If you're rendering a great deal 4930k > 4770k.

If you're not rendering a whole lot. I would go 3770k...the 4770k is not worth the extra money over the 3770k to justify buying "hasfail" (as it's come to be called) over IB.

EDIT: If you can find the 3930k cheaper than the 4930k at all, I would actually do that insead.


He said money is not an issue. There is no reason at all with his budget to get over 2 year old tech i7 3930k as the i7 4930k takes considerably less electricity and outperforms it to.

Soon as the op is primarily gaming with a gtx780 the i7 4770k is the best gaming cpu out of the two and editing will be a breeze with an i7 4770k that an extra 2 cores won't make much of a difference and infact the 4770k being higher clocked with higher ipc will mean games run better with the i7 4770k. Unless the op wants more then 2 gpus its a no brainer to get an i7 4770k with gtx780.


If money isn't an issue, he should run a 3930k with Quad SLI Titan GPUs...

That will blow the doors off your 4770k and GTX 780 proposition.

However, I suspect money will be an issue at some point, and Quad SLI Titans are unrealistic anyway...so, the 3930k is every bit as good as the 4930k, and there's no need to spend extra money on the newest tech because, frankly, it isn't that much better that you should.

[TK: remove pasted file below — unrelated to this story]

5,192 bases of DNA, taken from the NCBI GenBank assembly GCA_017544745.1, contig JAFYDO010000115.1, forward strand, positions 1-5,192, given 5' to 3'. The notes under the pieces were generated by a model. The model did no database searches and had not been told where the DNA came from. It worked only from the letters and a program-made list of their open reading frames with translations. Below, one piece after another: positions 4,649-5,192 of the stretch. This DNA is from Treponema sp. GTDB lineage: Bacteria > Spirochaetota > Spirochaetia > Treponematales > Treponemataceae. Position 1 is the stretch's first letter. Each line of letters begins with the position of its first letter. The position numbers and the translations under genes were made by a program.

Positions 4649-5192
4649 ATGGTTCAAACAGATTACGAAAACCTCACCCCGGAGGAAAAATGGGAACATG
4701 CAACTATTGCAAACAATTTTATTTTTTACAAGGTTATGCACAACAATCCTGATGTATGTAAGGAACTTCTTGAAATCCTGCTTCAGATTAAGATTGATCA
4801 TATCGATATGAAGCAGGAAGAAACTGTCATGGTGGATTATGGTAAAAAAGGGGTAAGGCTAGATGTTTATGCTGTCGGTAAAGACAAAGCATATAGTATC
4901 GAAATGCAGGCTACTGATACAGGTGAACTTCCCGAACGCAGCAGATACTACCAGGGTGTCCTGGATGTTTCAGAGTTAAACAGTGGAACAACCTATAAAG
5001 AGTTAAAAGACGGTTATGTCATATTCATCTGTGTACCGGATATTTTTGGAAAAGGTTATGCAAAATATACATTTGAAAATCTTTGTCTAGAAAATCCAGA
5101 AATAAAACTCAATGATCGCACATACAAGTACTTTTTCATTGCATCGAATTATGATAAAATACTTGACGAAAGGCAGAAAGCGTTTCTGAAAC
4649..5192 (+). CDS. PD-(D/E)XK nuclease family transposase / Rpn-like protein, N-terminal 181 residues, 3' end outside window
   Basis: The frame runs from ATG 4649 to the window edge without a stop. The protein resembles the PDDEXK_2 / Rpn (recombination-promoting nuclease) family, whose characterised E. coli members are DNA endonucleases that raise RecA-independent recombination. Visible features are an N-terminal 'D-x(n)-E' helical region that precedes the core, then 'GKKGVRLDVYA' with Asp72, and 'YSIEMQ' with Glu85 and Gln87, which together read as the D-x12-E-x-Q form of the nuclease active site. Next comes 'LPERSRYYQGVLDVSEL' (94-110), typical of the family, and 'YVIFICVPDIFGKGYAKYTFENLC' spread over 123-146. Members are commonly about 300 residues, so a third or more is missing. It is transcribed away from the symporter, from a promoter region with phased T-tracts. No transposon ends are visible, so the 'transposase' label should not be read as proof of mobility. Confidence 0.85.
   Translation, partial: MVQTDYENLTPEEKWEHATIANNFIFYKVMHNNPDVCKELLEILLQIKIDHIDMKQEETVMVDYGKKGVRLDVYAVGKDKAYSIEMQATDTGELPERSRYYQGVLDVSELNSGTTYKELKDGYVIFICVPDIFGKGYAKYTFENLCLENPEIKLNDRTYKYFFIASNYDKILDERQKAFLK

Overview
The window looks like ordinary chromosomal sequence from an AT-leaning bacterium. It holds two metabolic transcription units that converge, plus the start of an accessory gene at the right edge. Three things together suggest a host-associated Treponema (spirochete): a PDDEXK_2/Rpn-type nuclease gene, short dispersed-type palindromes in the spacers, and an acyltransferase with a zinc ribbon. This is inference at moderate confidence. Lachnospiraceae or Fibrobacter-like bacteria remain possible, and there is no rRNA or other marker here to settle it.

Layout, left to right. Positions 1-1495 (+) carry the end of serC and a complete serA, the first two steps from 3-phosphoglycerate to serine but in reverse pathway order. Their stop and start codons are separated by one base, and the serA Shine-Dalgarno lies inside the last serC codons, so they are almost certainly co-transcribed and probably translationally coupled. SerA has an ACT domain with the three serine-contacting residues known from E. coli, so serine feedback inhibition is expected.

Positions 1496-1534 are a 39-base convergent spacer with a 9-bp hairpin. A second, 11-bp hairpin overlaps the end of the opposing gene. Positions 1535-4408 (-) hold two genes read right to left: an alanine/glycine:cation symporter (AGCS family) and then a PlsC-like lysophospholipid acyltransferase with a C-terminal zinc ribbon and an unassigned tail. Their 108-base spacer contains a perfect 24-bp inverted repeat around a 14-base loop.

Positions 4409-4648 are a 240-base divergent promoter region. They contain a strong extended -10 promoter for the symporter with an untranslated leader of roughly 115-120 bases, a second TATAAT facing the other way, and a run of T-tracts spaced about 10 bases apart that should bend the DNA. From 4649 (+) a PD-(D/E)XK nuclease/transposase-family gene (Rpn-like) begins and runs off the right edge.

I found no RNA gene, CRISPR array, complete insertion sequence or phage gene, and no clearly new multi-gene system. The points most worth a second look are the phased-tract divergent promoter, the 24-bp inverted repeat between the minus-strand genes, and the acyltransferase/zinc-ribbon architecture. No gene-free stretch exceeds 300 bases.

Just because it's newer doesn't mean it is automatically better, or worth spending more money to get. It just means it is newer...

That's an epic fail on your part...promoting new because old is old.
a b 4 Gaming
a c 104 à CPUs
September 22, 2013 4:24:00 PM

http://www.hardwarecanucks.com/forum/hardware-canucks-r...

The BENEFIT of more cores varies a lot so you basically have to lookup benchmarks for every application individually. The above link illustrates one program making LITTLE difference (between an i7-4770K) and another showing a noticeable difference (26%).

I stick by you generally looking at almost NOTHING to 25% depending on the program with rarely any scenarios above a 25% improvement between these two CPU's. I'm really not sure that's worth $600 or $700.

RAM:
DDR3 varies a lot in price. I recommend 1866MHz or 2133MHz low-latency but don't pay more than you need to. 16GB might be enough for your needs. 32GB almost definitely.